CONCORD, N.C. — Now that the racing season has been sliced, diced and pureed by the domestic health emergency known as the COVID-19 pandemic, what will be left when the engines finally start cranking and the action resumes?
To be sure, there has not been a similar series of events that have affected motorsports to this degree since World War II. Of course, the vast majority of racing stopped during that globe-shattering conflict, not picking back up in any sustained form until 1946.
There was the gas crisis in the early 1970s, another serious event in U.S. history, but that was limited to shortening some events for the most part.
When 9/11 happened, there was an interruption in the sport, for good reason. Nobody knew what else might be coming, and the shock and sadness of the events of that day needed some time to fade before we all went back to what we do.
This pandemic is something different. Again, nobody really knows what is coming. To be brutally honest, nobody really knows what is going on even now.
To say there will be changes is quite the understatement. How it is handled and what eventually emerges as the story of the racing season will be a story to follow for the foreseeable future.
By and large, the entire racing community — from NASCAR, IndyCar, Formula One, NHRA and on down to the local tracks — has banded together and hunkered down until it’s time to go racing. The product will be a bit different, I suspect, since all the work that it usually done by now will have fallen by the wayside and it will take some time to pick it up to the levels we are used to.
That said, it could be one of the most entertaining seasons in memory. This is the most gigantic curveball thrown at our sport — and yes, our society — in more than 70 years. As we are not all that old as a sport, it’s a big change.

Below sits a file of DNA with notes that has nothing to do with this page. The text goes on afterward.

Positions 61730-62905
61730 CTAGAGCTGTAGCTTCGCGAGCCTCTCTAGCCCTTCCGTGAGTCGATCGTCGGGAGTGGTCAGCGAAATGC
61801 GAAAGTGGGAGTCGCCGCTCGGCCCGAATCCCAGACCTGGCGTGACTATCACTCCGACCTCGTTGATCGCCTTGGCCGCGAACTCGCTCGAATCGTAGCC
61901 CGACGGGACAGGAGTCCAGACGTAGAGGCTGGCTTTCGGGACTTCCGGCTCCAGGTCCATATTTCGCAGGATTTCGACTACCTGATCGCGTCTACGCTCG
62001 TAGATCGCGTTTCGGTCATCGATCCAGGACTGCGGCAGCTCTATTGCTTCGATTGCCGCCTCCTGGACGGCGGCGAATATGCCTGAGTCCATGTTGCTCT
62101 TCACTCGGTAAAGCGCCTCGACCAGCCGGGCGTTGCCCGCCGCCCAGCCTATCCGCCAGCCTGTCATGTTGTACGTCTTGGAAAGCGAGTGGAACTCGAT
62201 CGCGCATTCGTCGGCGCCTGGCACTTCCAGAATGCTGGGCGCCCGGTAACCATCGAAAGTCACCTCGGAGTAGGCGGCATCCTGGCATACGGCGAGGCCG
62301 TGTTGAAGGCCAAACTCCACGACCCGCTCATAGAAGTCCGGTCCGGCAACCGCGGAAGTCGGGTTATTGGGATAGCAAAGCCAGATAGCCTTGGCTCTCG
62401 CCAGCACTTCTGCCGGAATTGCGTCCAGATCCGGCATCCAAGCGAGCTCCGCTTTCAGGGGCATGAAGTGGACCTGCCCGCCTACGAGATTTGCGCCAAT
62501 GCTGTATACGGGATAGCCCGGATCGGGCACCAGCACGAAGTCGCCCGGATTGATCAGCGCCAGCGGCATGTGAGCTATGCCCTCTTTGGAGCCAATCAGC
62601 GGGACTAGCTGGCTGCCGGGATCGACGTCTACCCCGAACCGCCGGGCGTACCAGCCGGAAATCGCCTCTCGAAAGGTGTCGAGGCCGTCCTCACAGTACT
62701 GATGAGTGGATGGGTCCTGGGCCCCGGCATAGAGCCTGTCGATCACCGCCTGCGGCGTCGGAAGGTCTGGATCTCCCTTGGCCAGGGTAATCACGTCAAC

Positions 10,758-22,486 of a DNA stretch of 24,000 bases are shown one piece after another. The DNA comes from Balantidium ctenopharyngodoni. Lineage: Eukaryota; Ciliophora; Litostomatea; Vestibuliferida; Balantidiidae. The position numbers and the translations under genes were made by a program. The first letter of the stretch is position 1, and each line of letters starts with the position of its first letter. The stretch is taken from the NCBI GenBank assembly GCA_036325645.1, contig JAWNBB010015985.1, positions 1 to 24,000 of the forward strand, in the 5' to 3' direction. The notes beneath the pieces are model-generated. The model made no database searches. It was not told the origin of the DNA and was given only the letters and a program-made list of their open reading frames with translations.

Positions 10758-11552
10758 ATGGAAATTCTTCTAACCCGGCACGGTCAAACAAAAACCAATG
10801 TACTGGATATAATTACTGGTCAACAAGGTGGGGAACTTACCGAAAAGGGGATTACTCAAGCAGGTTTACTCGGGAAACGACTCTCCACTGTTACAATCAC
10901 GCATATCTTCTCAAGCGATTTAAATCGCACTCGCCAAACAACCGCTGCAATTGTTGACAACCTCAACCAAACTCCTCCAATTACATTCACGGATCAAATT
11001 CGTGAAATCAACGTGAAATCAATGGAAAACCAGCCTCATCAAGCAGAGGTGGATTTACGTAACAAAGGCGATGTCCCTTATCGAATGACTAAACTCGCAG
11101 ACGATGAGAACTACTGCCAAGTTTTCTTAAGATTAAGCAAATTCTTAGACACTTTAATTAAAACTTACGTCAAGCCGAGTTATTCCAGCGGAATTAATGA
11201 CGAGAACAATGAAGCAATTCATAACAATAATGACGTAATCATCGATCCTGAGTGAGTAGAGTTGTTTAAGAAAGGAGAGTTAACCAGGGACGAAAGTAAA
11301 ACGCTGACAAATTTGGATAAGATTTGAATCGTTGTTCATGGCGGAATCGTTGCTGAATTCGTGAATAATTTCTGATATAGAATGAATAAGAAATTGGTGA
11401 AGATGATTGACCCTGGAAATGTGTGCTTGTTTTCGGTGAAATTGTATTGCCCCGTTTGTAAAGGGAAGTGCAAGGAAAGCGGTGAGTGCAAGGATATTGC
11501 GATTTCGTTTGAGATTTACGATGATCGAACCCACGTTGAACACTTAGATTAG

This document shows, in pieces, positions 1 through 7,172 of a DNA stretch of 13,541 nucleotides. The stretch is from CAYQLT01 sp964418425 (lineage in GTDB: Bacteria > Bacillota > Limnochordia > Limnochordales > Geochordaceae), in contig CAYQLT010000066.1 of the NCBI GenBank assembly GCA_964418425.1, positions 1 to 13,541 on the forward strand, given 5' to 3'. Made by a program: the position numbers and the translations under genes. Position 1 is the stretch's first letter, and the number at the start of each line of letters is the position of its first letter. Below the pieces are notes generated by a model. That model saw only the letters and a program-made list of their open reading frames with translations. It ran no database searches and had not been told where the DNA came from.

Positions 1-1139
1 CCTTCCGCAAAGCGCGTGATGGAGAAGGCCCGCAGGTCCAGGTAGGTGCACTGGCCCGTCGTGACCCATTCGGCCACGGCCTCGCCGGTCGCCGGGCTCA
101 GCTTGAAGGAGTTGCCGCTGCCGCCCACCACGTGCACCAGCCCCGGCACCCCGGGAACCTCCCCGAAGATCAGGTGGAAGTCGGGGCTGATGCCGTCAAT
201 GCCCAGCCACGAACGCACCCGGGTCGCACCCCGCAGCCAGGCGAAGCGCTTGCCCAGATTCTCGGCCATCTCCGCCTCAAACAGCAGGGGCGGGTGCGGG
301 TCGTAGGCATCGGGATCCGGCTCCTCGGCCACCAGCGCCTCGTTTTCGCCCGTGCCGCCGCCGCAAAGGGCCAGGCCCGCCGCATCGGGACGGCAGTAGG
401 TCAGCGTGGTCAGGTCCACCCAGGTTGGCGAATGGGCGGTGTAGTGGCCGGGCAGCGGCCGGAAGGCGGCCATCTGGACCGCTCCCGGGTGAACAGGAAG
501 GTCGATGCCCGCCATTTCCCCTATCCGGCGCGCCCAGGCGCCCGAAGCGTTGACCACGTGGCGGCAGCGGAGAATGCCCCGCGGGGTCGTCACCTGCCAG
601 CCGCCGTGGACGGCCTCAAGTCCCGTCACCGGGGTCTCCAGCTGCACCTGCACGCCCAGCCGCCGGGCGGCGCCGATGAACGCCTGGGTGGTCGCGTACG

One of the mottos I’ve always admired belongs to the United States Marine Corps. “Improvise, overcome and adapt” is the way it goes. When the current crisis abates — and I’m confident that it will sooner rather than later — it will be a huge adjustment for everyone involved.
The schedules, for one thing, will make this a season that will be a true wild card. Running more than one race a week for major series like NASCAR will be interesting and making up the dates and times lost to pandemic precautions will be wild, it will be wooly and, I think, vastly entertaining.
None of this is to diminish what we as a nation — and the rest of the world to boot — has gone through. The only way forward is to plan for the worst and hope for the best. Racers are planners. Teams plan work down to the hour, racing series plan to the minute. Race fans plan entire seasons around the races they want to attend.
Given the parameters — whatever those will look like — it will be a matter of who plans the best, who performs the best for a situation where everything is about as level as it can be. The major teams in all series will have advantages, as they usually do, but there is room for smaller teams to make a lot of noise too.
As I write this, we are on the cusp of my favorite race of the year (Indianapolis 500). Knowing that it will be August before we see the balloons pour out from behind the Pagoda, hear “Back Home Again” blare from the amazingly good speakers around the old place, and experience the mad dash to turn one on the initial green flag is sobering.
But the Good Lord willing, and hoping nothing else goes particularly wrong, it will happen then.
Improvise, overcome and adapt are words to live by any day of the week. They are especially important right now. Stay the course, race fans … and take care of yourselves in the meantime.